In Jung’s theory of archetypes, pre-eminent place goes to “The Self,” at once, the center of the psyche and it’s totality. The Self, for Jung, was the god image within us. The problem, according to both Ventura and Hillman, is that none of us ever experience ourselves this way. The idea of a unified, “monotheistic” Self is a longing rather than day to day reality, in Ventura’s words, “the longing of all the selves within the psyche that are starving because they are not recognized.”

Buddha came to a similar conclusion 2600 years ago, but Hillman, chose to rely on western models, and drew from Greek mythology to illustrate his conclusion that the psyche is “polytheistic,” with many archetypal centers.  A contemporary of Jung named these centers, “sub-personalities,” a term I have heard at least one Zen teacher use to illustrate the concept.

The Greek pantheon

The Greek pantheon

Thirty years ago, Michael Ventura wrote,  “It is crucial to every form of human effort that we forge a model of the psyche that is closer to our hour-to-hour experience, because, in the long run, as a society, we can share only what we can express.” (published in Shadow Dancing in the USA, 1985, now out of print but available used).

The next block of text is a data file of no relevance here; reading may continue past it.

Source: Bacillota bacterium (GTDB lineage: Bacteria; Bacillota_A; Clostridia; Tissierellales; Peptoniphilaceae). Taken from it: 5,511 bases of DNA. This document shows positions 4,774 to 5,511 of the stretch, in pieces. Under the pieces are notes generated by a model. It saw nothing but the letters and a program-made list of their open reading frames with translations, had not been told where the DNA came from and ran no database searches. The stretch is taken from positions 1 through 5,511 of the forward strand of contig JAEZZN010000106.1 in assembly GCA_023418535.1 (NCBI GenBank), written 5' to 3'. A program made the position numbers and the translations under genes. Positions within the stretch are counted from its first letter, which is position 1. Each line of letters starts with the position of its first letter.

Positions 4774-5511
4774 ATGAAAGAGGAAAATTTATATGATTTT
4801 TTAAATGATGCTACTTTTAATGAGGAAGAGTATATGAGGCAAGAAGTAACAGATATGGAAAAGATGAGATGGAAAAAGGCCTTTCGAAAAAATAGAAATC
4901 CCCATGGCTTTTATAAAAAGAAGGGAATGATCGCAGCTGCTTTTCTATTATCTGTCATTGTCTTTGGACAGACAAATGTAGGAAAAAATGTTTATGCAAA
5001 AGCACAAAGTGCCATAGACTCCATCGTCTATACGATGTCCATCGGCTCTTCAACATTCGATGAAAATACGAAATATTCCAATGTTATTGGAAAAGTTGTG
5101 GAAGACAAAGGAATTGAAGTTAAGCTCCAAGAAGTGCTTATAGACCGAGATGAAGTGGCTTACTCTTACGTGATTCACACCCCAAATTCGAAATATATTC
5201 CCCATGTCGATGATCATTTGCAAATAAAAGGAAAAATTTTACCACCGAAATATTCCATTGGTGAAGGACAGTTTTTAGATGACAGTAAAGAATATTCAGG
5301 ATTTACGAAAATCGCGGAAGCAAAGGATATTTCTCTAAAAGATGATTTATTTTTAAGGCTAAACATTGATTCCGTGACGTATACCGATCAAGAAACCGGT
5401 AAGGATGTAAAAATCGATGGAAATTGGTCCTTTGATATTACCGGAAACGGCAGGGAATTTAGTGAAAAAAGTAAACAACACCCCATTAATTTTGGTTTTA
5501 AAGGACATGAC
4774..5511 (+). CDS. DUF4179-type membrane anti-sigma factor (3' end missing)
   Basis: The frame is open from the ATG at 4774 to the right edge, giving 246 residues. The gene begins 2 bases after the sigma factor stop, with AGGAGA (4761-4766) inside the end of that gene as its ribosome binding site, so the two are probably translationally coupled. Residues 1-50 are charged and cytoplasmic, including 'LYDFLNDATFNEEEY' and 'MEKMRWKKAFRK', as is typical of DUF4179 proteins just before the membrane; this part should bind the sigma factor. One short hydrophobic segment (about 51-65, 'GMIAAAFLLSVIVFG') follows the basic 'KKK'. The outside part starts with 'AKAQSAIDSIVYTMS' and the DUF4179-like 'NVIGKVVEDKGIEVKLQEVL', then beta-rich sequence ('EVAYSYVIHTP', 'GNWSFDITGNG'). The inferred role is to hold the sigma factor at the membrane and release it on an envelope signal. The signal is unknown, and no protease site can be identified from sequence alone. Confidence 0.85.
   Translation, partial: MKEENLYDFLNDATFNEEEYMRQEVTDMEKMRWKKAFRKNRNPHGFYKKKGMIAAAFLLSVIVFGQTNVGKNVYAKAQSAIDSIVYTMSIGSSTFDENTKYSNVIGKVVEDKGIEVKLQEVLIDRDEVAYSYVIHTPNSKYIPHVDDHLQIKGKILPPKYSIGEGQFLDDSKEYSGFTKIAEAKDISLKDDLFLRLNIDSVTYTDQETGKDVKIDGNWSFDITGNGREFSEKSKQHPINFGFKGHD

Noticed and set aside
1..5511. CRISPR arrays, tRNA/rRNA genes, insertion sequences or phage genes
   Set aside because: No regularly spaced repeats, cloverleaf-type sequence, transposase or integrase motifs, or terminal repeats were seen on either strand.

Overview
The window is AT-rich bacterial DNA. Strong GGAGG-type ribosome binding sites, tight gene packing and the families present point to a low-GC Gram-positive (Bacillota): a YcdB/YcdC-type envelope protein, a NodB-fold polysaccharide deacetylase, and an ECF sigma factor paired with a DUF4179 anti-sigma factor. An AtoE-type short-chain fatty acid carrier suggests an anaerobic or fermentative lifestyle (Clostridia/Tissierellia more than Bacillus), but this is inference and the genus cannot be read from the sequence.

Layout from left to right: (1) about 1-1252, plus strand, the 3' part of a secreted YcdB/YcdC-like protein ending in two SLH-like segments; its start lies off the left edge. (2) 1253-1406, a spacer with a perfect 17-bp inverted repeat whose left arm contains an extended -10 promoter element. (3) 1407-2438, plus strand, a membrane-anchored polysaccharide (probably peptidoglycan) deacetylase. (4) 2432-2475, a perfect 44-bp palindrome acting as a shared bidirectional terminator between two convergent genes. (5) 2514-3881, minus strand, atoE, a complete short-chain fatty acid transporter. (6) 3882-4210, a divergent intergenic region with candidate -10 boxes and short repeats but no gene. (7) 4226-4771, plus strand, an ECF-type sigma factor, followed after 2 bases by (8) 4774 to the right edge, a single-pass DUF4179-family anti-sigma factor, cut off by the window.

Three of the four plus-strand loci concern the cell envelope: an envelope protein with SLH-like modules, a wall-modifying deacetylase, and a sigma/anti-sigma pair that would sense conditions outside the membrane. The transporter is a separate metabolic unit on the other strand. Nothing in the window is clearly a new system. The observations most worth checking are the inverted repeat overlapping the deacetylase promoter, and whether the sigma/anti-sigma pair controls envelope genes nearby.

In the interim, nothing was actually forged – rather, a growing awareness of our “hour-to-hour” experience has emerged. How often do we say or hear others say, “Part of me wants to go left, but another part wants to go right?”

This awareness is now pervasive enough that it’s central to a summer blockbuster, aimed at a PG audience. Even if we don’t spend time studying differing models of the psyche, we understand Ventura perfectly when he says, “If you are alone in the room, it is still a crowded room.”

Some blog reflections and an anniversary

830434-snoopy_large